So what are the downsides of FX sensors. The first and most obvious is price, although with Nikon's D600 fiasco, you can get a FX sensor for around $1500. However, the other costs associated with the FX sensor are the lenses. The best lenses are very expensive. Also, the imaging circle of a FX is roughly 2x the size of the imaging circle of m4/3. That means, the lenses are going to be bigger and heavier and the difference is not trivial. A D800 with a 70-200mm f.28 is going to set you back about $5300 and around 6-7lbs. A GX7 with a 35-100mm f/2.8 will set you back about $2300 and around 3lbs. I can and have carried 4 m4/3 bodies with 2 fast zooms and 2 fast primes in the same bag I can only carry 2 DSLR bodies and lenses. I also carried several extra lenses in that bag. The weight of that bag, bodies, lenses, and iPad was 10lbs. Two FX bodies and fast zooms alone are going to weigh more than that. If you really feel like you want to lug all that around, then by all means get the FX. All that weight also means you will be carrying around a heavier tripod if you use one. Do you think if maybe you had to hike your camera in somewhere that maybe the smaller sensor might be better? If you are traveling somewhere and carrying your camera all day, can you see how the smaller sensor would be better? Something to think about.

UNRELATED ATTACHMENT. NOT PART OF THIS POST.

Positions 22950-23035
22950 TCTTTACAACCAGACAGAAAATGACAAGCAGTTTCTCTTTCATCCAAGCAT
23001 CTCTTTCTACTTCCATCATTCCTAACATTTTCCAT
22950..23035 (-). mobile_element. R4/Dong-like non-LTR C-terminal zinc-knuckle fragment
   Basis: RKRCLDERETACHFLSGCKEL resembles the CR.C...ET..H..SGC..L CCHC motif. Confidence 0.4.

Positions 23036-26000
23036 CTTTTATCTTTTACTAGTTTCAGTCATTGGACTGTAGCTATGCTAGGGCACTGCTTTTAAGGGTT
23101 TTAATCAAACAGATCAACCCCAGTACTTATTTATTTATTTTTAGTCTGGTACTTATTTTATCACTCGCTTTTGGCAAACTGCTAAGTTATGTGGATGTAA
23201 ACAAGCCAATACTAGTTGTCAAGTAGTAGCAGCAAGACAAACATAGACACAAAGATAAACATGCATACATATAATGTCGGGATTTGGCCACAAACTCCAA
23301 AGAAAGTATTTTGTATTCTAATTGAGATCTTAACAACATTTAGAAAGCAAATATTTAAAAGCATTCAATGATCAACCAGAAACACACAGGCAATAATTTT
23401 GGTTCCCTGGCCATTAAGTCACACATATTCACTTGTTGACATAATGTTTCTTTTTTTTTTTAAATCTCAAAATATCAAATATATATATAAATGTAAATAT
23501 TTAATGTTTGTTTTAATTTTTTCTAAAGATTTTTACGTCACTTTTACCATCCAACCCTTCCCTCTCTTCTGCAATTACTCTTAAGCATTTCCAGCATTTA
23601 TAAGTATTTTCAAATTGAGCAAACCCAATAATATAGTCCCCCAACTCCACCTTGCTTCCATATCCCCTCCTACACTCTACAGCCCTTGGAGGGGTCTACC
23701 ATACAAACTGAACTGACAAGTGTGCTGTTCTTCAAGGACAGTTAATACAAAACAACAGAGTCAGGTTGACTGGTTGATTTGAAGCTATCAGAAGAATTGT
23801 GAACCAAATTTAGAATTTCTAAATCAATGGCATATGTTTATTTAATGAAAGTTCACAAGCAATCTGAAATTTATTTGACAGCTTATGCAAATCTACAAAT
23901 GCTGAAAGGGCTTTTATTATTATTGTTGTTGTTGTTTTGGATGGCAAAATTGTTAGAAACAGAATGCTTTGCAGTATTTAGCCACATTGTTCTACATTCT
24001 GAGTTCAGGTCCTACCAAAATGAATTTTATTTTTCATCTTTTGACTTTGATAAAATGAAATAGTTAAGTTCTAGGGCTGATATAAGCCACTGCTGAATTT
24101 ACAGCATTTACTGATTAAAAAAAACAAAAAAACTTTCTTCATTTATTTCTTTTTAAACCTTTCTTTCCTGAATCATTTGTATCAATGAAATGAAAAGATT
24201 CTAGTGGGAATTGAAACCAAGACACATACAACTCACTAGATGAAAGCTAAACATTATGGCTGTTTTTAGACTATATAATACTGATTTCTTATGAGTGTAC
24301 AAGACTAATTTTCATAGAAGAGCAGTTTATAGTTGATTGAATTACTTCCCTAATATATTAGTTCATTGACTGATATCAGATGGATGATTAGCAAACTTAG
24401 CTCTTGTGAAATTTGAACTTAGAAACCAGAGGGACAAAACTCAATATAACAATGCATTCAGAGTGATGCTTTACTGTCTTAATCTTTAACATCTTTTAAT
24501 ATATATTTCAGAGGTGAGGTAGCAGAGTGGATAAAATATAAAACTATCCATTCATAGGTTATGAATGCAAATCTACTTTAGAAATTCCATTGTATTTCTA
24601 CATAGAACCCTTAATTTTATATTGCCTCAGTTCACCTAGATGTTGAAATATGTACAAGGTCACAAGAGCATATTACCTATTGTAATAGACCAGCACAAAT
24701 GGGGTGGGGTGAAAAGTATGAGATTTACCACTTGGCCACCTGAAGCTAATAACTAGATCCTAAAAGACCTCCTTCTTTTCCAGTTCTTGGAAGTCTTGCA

Next, the contrast autofocus use by m4/3 is on the sensor and it is exceedingly fast. What this means, is you have focusing points throughout your frame. The phase detect systems used on FX DSLRs only has points clustered around the middle. The corners are excluded. Also, the phase detect systems are separate from the sensor. Therefore, with FX you have back focusing and front focusing issues. The so called live view systems on the DSLRs are really the only accurate way to auto or manual focus and is terribly slow (What you see thought the prism is not what the sensor is seeing it is what the autofocus is seeing.) That means the only way to quickly frame and focus a FX DSLR is through the viewfinder. Forget holding the camera over your head or down at your feet.

The next issue is with dust on the sensor. With all my DX and FX sensors DSLRs, dust has always been an issue (Talk about a way to ruin image quality). It was so bad on the D600 they have had to significantly drop the price on that camera. In almost 5 years shooting m4/3, I have never had 1 single problem with dust on the sensor.

Another "benefit" of FX is the shallower Depth of Field that can be achieved for the same aperture. The reason I put that in quotes is that in a lot of cases the DOF on a FX is too shallow and you need to stop down the lens to f4 or f5.6 to get the DOF you are looking for. In these cases, a m4/3 is clearly superior as you can stay at f2 or f2.8 to get the same DOF. This means you are collecting 4 times the light and, therefore, you can turn your ISO down 2 stops (According to the images on DPReview, a 100% EM5 image at 1600 looks better than a D800 6400 image). Also, for flash or lighting for video filming, a 2 stop ISO difference means 4 times less light power is required for the m4/3 senso